Thompson, J., 1997. American Arctic Lichens: The Microlichens.
Thallus thin, smooth or verruculose, to dispersed, white. Apothecia tiny, 0.2-0.4 mm, broadly adnate, becoming convex and the margin thinning; exciple pale; disk flesh-colored to white, pruinose or bare; hypothecium straw-yellow; epihymenium yellowish; hymenium 40-45 µm, 1+ persistently blue; paraphyses simple, 1.5 µm, tips slightly thicker; spores oblong or elongate-oblong, the tips rounded, 3-septate, 9-18 x 2-3 µm.
Reactions: thallus K+ pale yellow, C+ yellow.
This species grows on a variety of woody plants, Alnus, Salix, Betula, Picea, and Abies. It is known from Scandinavia and Finland and was recently reported from the Reindeer Preserve by Ahti etal. (1973).
Ekman, S 1997: In: Tibell, L/Hedberg, I (eds.): Lichen Studies Dedicated to Rolf Santesson. Symbolae Botanicae Upsalienses, Acta Universitatis Upsaliensis, Uppsala, pp. 17-28.
Thallus thin, smooth to wrinkled, pale grey to green-grey, esorediate. Apothecia always present, minute (less than 0.4 mm diam.), convex, pale yellow (rarely almost white), thinly pruinose, internally without pigment but with crystal-inspersed proper exciple and epithecium. Spores consistently 3-septate, bacilliform. Pycnidia have not been reported from this species previously, and are hence described here in detail: Pycnidia (observed in Muhr 9351, LD) half-immersed in thallus, 100-125 µm diam., unilocular, very pale yellowish in upper part, colourless below. Pycnidial wall without pigment but inspersed with pale yellow crystals in upper part (similar to epithecium). Conidia bacilliform, narrowly ellipsoid, or narrowly drop-shaped, 4-7.5 X 1.2-1.5 µm.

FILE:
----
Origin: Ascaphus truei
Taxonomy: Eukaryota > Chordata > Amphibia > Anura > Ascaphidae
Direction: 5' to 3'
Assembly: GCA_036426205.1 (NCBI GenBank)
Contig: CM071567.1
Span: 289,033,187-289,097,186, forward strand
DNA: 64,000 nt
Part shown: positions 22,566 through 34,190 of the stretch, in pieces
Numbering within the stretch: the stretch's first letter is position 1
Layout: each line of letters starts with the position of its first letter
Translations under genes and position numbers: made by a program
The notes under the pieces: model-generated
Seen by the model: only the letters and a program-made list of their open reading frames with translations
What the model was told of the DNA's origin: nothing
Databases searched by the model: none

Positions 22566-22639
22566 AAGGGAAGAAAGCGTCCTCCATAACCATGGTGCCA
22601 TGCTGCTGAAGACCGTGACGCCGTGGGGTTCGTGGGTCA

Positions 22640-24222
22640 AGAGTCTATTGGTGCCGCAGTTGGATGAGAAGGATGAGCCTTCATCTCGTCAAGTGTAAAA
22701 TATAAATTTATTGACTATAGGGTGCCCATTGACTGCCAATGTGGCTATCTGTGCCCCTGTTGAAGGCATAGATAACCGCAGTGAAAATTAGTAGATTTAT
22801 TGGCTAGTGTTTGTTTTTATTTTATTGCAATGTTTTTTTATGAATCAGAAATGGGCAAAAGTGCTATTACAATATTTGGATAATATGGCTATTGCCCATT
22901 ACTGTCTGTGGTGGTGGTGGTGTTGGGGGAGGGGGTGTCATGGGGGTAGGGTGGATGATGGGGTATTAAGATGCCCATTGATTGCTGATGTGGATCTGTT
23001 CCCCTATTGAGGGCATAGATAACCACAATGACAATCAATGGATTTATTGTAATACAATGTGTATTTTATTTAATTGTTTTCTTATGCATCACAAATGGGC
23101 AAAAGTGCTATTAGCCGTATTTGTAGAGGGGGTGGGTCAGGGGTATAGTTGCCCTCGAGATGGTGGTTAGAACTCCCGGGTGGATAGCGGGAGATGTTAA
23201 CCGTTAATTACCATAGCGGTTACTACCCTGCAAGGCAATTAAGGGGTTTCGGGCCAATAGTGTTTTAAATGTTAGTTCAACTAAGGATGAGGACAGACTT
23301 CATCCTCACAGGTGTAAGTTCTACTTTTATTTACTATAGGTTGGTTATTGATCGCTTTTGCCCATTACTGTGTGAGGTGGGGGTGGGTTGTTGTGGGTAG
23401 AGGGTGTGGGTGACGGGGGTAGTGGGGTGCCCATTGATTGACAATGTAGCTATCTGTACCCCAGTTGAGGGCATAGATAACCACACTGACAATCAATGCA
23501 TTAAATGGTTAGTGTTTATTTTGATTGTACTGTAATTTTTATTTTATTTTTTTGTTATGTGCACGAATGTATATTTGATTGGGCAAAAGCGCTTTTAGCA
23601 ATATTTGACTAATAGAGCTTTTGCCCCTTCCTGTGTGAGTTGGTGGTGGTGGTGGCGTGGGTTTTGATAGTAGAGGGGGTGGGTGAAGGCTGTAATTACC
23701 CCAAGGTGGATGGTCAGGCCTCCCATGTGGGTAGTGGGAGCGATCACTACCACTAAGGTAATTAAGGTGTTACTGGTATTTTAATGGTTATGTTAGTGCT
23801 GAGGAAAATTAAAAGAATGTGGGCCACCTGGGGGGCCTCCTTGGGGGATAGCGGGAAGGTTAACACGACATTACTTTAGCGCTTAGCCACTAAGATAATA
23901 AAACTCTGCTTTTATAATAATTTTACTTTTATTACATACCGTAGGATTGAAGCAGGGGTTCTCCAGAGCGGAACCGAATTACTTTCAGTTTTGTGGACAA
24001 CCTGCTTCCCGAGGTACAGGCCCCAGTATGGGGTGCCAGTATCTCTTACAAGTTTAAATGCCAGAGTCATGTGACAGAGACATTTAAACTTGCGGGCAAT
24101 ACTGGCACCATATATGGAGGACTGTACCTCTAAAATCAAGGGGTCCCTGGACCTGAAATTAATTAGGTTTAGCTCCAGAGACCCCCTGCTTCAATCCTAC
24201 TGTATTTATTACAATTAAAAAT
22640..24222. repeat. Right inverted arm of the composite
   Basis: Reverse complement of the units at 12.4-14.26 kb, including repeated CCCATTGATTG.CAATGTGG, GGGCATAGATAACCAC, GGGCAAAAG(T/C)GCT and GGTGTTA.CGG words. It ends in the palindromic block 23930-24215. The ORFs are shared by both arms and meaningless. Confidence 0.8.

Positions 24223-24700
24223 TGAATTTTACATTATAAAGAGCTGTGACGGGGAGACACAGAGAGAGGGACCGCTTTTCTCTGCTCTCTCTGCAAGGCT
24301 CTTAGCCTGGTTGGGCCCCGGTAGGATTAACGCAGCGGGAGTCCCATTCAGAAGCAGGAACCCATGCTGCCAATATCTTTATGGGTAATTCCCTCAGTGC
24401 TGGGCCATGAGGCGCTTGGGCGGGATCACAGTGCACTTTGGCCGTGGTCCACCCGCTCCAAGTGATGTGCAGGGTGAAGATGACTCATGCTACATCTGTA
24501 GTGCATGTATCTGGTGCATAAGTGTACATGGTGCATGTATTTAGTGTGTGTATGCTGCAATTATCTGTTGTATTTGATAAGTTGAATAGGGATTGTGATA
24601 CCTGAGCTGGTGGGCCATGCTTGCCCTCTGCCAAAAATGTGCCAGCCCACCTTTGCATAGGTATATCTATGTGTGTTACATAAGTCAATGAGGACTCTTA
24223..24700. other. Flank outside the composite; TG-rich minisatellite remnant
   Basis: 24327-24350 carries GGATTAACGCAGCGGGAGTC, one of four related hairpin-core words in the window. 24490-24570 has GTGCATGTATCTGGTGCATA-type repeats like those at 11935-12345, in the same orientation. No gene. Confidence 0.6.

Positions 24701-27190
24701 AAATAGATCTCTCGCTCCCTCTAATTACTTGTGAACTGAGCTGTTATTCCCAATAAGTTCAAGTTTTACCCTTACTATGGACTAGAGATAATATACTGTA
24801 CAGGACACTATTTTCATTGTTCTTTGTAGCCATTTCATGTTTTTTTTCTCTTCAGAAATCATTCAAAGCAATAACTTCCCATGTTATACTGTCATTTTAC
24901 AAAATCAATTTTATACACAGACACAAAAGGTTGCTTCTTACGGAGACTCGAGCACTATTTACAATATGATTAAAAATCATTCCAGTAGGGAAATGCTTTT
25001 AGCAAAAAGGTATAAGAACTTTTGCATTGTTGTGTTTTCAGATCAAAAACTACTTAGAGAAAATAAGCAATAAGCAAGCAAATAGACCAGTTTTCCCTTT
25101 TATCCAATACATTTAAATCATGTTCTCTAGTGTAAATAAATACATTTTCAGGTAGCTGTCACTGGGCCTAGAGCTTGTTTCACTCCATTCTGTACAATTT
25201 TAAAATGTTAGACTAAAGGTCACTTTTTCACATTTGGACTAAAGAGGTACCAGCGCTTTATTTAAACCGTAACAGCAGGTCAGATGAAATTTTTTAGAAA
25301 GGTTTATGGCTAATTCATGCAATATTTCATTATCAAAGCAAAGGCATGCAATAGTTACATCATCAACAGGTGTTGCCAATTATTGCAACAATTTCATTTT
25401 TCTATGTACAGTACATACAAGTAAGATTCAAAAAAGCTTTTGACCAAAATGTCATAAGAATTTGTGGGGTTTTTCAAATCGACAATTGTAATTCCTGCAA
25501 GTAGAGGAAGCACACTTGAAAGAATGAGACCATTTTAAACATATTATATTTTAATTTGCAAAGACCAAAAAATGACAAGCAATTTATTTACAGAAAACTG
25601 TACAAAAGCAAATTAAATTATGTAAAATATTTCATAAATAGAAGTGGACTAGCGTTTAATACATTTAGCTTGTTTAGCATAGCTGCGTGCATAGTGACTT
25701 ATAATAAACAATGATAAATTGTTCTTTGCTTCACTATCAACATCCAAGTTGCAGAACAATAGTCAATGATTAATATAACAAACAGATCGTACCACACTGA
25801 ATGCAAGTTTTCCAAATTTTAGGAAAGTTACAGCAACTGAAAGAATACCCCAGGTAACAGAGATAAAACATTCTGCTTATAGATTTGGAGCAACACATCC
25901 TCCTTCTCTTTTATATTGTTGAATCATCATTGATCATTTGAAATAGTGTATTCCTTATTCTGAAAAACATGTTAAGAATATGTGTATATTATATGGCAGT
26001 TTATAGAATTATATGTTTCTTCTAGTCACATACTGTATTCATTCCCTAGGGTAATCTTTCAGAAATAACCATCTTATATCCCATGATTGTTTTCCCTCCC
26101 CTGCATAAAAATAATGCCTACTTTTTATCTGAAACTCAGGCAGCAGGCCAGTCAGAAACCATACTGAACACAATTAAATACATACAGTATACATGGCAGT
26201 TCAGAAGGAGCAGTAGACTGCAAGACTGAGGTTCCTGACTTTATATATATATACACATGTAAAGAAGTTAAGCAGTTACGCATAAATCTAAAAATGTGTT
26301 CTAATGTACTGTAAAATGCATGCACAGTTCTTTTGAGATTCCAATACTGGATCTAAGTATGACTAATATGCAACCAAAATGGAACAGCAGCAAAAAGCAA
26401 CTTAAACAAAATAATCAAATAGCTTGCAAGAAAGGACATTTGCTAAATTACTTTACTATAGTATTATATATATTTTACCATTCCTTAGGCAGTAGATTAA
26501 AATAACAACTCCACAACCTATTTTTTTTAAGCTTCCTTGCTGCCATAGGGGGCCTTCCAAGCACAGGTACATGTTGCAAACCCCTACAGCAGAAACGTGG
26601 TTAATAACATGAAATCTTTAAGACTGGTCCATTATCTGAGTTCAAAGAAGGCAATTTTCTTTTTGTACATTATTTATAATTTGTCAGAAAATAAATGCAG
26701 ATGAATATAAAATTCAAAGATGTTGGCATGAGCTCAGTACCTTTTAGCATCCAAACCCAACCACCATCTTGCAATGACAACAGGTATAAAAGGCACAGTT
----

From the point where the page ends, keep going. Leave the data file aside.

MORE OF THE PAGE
CHEMISTRY. Trace of usnic acid (from apothecial initials and pycnidia?) and zeorin in thallus and large amounts of usnic acid in apothecia (HPTLC!).
HABITAT AND DISTRIBUTION. Presently known from Finland, Sweden, Norway, and northwestern Canada (Santesson 1993, Ahti et al. 1973). Cliostomum pallens is an overlooked, boreal species found on the trunks, branches, and twigs of various species of confiers and deciduous trees and shrubs under well-lit as well as shady conditions.
NOTE.Cliostomum pallens approaches C. vitellinum in having small convex apothecia, almost the same shape and size of the spores, unpigmented pycnidia, essentially the same shape of the conidia (i.e., a higher length/width ratio than in other species), and in sometimes containing zeorin in the thallus. C. pallens is separated from C. vitellinum on account of the paler apothecia, consistently 3-septate spores, and in containing large amounts of usnic acid in the apothecia. The pale colour of the apothecia and the presence of usnic acid is more reminiscent of C. corrugatum and C. leprosum. C. pallens appears to form a link between the rather deviant C. vitellinum and the other species of Cliostomum.